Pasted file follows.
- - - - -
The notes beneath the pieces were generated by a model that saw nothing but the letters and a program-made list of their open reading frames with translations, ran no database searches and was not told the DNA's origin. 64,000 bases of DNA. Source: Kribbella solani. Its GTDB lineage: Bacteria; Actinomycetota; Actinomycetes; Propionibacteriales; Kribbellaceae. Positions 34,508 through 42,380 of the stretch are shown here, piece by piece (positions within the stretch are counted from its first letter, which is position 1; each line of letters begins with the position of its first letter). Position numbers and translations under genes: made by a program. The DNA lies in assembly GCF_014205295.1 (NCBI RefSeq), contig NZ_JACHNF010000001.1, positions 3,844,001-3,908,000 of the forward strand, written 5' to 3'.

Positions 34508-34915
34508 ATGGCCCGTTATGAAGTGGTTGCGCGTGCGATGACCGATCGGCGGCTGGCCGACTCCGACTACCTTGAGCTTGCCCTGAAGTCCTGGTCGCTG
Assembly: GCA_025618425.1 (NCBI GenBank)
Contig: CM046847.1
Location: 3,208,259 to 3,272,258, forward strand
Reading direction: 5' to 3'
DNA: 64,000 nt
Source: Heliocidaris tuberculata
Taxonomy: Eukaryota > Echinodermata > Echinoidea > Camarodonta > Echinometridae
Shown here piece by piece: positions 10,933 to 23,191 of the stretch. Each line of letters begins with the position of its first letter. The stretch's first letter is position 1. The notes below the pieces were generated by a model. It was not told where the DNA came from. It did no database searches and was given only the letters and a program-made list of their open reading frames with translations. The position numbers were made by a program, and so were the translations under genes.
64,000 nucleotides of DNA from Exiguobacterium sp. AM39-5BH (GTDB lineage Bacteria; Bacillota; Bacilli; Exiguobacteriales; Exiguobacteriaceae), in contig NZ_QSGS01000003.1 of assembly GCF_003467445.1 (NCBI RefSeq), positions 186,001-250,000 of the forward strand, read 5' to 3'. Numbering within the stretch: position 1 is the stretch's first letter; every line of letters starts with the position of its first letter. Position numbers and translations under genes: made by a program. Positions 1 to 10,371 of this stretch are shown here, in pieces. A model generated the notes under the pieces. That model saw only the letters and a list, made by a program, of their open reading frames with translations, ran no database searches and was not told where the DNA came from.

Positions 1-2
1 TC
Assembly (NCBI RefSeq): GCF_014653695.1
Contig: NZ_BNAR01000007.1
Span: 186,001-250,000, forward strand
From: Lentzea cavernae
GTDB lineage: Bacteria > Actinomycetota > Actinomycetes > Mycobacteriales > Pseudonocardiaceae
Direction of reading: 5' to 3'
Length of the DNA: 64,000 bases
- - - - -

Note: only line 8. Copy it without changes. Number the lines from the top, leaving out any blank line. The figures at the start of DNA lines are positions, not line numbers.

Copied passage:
DNA: 64,000 nt